The following is a brief overviewe of the two common methods that are used in selecting appropriately similar company multiples:

Trading Comparables (“Trading Comps”) Analysis

Trading Comps is the term for multiples analysis of publicly traded companies and then making comparisons with other similar or comparable companies.

This method is most relevant for valuing public companies with publicly traded competitiors. A major disadvantage of this valuation method is that often, it is difficult to determine the appropraite competitor and number of variables can get in the way.

Deal Comparables (Deal Comps”) Analysis

Deal Comps or analysis of selected acquisitions are very similar to trading comps except that deal comps compare actual completed transactions instead of publicly traded companies as the domain of comparable companies.

This approach is very relevant in the absence of public traded competitors but information can be very scarce and unreliable depending on company and the particular industry.

Other Methods

The following are other methods that I will not go deeper into in this article:

Asset Valuation – Involves analysis of tangible asset

Break up Analysis – Involves sum of parts analysis based on different business lines

LBO Valuation – Involves financial engineering based on leverage or use of debt

9 thoughts on “Business and Company Valuation; Discounted Cash Flow and Multiples”

  1. Expect some massive price moves from Leighton this year, although a recent article in the Fin from JP Morgan valued the company at $20/share, the company has a very strong balance sheet, debt to equity of less than 0.5, in fact a years profit could payout their debt. Leighton have $37billion in forward work, although they are marking down some asset values, their reliability as a contractor for infrastructure work will see them with plenty more work, as some cash strapped contractors give up contracts through lack of funding, this is where Leighton will pick up more work and then of course there’s the Governments massive fiscal expansions which we are yet to see, also expect more as you would from Labour Governments, all looks good for Leighton, just based on current work, their Discounted cashflow value is around $30/share, include all the other potential work (even if we discount the revenues from Dubai) the stock is well undervalued.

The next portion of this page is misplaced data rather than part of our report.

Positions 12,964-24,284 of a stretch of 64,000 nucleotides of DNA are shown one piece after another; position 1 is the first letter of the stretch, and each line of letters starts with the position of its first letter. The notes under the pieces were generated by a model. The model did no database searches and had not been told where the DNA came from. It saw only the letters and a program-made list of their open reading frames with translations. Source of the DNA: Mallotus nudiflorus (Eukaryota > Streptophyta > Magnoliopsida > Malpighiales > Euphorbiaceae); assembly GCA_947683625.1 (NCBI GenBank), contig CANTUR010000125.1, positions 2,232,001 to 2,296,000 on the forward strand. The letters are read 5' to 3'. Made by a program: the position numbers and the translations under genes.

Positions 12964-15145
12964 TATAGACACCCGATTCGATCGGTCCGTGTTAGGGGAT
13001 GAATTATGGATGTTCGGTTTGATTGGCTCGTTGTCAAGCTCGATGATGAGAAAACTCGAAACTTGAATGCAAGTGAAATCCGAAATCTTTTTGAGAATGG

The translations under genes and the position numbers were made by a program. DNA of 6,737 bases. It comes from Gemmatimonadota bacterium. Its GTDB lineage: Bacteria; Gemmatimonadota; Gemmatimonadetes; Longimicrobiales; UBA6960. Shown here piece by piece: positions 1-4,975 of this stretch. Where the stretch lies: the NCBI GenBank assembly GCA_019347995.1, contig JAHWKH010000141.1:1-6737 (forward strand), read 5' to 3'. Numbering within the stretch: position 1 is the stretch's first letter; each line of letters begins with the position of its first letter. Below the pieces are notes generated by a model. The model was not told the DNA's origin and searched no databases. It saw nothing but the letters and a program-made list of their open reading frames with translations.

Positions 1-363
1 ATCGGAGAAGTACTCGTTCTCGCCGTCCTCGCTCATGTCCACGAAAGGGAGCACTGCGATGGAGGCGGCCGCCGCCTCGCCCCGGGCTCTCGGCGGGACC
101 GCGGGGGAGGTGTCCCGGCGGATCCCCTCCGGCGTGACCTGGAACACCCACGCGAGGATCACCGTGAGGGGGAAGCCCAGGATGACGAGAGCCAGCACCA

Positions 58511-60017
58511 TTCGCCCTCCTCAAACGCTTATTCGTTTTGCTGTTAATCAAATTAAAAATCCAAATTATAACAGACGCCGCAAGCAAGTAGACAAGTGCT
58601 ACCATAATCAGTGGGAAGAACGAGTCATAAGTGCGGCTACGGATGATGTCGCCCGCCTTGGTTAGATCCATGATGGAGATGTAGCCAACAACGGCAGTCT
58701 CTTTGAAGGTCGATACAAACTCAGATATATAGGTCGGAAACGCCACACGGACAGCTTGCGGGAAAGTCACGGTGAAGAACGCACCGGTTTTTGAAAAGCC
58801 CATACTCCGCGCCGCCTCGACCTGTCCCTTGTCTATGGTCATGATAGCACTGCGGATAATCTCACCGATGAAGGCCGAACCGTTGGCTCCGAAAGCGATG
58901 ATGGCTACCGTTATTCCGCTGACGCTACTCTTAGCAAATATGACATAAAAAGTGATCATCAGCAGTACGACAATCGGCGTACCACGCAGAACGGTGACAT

2. Well constructed article Mr Cox.. Would have been nice to have a concise definition like this during Uni days..

    I have written an article about Valuation of Social Media websites on my Blog (Facrbook Twitter etc).. You, and others, may like a look..

    http://behindthefinance.blogspot.com

    All the best,

    Mason

  3. After reading this post, it gives me an great idea of how Warren Buffet, the billionaire successfully keep on playing millions of gains by just buying business.

    He is quite expert on making sound judgment of what profitable business to buy.

  4. Great post James.

    I totally agree that all the tools discussed above give an indication of value rather than a definitive value.

    I would say some or all of these valuation tools should be used to get a range of values for a company. Based on this range you can then make a investment decision.

    Keep up the good work.

    Brett

    NOTE: Despite the above people should ensure their assumptions are sensible otherwise there is no use doing any analysis.

  5. Very good article. Business valuations must be accurate and objectively performed by an outside professional firm who specializes in such reporting. It is also highly recommended to obtain a business valuation on an annual basis to understand the direction of the business and to have the knowledge and time to change course as needed to increase the future value of the company.

Leave a Reply

Your email address will not be published. Required fields are marked *

You may use these HTML tags and attributes: <a href="" title=""> <abbr title=""> <acronym title=""> <b> <blockquote cite=""> <cite> <code> <del datetime=""> <em> <i> <q cite=""> <strike> <strong>